Vigilante Moon (part two)

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Vigilante Moon (continued)
a fictional short

The Party had rules about naming businesses. If you were a Party member, you could give your business a fancy name. If not, you could only identify the service offered. All it said on the outside of Dewey’s pawn and loan was ‘Pawn & Loan”, written on the glass window. Likewise, the restaurant next door had ‘Indian Food’ written on the glass. It misled many people because they went in expecting curry or saffron rice. Nelson Begay didn’t serve that kind of food because Nelson and his wife are feather Indians, not red-dot Indians. Speaking of which,  I told John, “I’m hungry for some of Nelson’s green chili stew and fry bread.”

I polished off the coffee, wiped out the cup and replaced it in is perch of honor, as Dewey grabbed a key to lock up the business.

Dewey and I have been eating Nelson and Mitzie Begay’s cooking for at least a decade and never tire of it. They hired a union cook years before. He never shows up for work. They pay him for not showing so the ISEU guys don’t bust up his place. It doesn’t keep them from trying to get him to hire another union worker who does a no-show. Nelson goes along to get along but he’s a solid guy. He has a small, private, pistol range in the basement of the store and only shoots when there is roadwork or a thunderstorm since firearms ownership is strictly forbidden for non-Party or non-union members. Dewey and I have a longstanding deal with Nelson and Mitzie. We don’t pay cash for food, but I bring ammunition. Nelson comes out way ahead because he trains the common people who can’t afford to buy themselves into the Party or the union, to shoot. Dewey sells pistols and I hand over the ammo that I take for free from the police department. This time I brought two boxes, twenty rounds each, of .357 Magnum riot control rounds.

When I handed Nelson the two boxes of pistol cartridges, back in the kitchen, he whistled low. “The Party authorized us to use magnum rounds with Teflon coating over a steel core for riot control because one bullet will go through two or three people, thus ultimately saving on the number of rounds we need to fire. Hollow points just take out one rioter and they feel it’s a waste.”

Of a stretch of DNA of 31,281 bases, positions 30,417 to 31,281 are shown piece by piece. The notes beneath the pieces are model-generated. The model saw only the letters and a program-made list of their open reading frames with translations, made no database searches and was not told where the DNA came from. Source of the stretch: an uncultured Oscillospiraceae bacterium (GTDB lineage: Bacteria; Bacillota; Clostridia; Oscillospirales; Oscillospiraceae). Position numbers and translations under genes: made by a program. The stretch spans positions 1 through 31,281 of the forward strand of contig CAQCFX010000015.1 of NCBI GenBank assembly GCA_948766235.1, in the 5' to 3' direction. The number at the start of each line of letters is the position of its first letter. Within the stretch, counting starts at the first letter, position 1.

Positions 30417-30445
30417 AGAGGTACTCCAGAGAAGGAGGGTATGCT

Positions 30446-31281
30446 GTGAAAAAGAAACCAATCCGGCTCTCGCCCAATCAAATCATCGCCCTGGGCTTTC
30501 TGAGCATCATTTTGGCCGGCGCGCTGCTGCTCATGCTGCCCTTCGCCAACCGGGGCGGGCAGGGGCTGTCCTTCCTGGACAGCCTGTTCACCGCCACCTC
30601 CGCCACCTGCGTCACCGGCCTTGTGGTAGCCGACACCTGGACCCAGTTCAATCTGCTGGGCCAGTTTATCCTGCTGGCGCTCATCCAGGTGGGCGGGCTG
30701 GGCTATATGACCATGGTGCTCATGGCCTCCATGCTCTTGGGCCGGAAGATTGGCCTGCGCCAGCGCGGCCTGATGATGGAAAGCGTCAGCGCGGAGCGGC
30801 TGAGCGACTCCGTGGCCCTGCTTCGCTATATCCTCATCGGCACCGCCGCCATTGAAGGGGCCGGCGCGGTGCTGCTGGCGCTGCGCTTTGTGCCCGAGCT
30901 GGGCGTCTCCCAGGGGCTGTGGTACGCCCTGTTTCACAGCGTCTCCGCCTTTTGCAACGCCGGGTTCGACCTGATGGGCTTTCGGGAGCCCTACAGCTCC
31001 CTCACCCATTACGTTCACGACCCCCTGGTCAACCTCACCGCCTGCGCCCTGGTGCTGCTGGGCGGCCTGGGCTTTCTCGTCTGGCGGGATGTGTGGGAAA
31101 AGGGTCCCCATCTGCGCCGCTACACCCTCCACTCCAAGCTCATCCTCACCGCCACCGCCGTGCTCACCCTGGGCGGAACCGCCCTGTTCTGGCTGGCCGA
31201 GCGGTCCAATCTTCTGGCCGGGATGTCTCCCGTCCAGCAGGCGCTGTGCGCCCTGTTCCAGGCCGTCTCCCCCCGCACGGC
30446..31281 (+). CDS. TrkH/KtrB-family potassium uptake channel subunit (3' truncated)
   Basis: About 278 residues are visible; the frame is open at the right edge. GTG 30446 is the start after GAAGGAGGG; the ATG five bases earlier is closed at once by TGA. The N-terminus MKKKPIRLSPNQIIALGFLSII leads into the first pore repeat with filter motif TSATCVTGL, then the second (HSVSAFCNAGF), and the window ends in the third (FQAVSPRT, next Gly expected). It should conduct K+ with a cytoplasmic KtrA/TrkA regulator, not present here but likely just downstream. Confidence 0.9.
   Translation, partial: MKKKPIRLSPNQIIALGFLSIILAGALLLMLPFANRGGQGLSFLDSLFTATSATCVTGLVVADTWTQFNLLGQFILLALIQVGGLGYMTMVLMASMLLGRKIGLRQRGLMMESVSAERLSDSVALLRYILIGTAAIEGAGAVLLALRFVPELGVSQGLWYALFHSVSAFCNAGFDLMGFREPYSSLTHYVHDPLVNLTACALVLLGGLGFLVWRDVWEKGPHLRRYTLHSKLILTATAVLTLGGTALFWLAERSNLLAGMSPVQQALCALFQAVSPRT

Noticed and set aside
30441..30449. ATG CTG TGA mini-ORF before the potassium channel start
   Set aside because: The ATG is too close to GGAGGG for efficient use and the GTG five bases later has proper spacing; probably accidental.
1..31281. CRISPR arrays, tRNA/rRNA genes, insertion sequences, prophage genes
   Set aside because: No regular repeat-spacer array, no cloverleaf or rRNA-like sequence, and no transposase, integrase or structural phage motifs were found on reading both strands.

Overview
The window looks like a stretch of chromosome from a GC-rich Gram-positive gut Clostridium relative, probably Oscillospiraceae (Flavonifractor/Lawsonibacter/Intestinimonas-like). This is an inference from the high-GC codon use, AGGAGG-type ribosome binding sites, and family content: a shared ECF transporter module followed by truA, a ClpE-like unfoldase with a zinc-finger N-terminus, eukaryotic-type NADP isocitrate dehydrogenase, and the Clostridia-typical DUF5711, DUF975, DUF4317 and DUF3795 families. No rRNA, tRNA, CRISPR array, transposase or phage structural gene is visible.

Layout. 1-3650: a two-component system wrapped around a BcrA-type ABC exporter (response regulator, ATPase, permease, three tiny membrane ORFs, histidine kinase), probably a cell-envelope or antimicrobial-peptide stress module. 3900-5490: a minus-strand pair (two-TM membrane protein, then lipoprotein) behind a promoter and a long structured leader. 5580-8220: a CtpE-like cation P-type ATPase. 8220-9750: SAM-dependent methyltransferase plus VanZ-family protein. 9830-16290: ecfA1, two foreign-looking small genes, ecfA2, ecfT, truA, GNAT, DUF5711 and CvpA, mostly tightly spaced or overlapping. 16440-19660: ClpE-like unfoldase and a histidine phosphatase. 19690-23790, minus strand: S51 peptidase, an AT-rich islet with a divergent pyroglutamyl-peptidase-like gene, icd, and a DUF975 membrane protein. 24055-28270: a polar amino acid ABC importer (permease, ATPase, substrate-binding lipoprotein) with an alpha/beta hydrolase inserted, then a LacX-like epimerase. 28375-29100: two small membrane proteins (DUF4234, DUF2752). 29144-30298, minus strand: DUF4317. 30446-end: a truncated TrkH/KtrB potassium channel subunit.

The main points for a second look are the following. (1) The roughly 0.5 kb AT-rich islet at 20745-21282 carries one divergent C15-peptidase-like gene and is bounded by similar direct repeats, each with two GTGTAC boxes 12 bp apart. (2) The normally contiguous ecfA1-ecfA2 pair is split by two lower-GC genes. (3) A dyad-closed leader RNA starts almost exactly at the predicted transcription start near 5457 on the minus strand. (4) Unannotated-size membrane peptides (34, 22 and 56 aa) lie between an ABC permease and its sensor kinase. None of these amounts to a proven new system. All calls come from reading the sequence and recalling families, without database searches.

“Are you expecting a riot, Sergeant Mike?” 

“I’m not, Nelson, but the Party lives in fear so they’ve been stocking up with these new revolver rounds in addition to all the other equipment we have.”

While we were talking in the kitchen, Dewey started eating a burrito in the front of the house. When I walked through the door to the front of the restaurant that I saw a person who did not ‘belong’ in the neighborhood through the glass.  He gave off a vibe that was not in keeping with people who lived and worked around there. The guy was vaguely familiar and I racked my brain to figure out where I’d seen that guy before.

Before I could investigate further, two guys from the Brotherhood of International Workers walked through the door of Nelson’s Indian Restaurant. I knew both of them. Ivan Brock, a red haired man with fetal alcohol syndrome features who worked the docks as a stevedore until he moved up in the union and Greaser Morris, also a former longshoreman and even more of a thug than Ivan. 

“Ivan, Greaser.” I said in a barely civil tone.

Ivan took in my police badge with its prominent emblem of the Progressive Party and then looked at the array of weapons I carried.

Greaser just said, “They call me Todd now, not Greaser. I don’t lube pump jacks anymore.”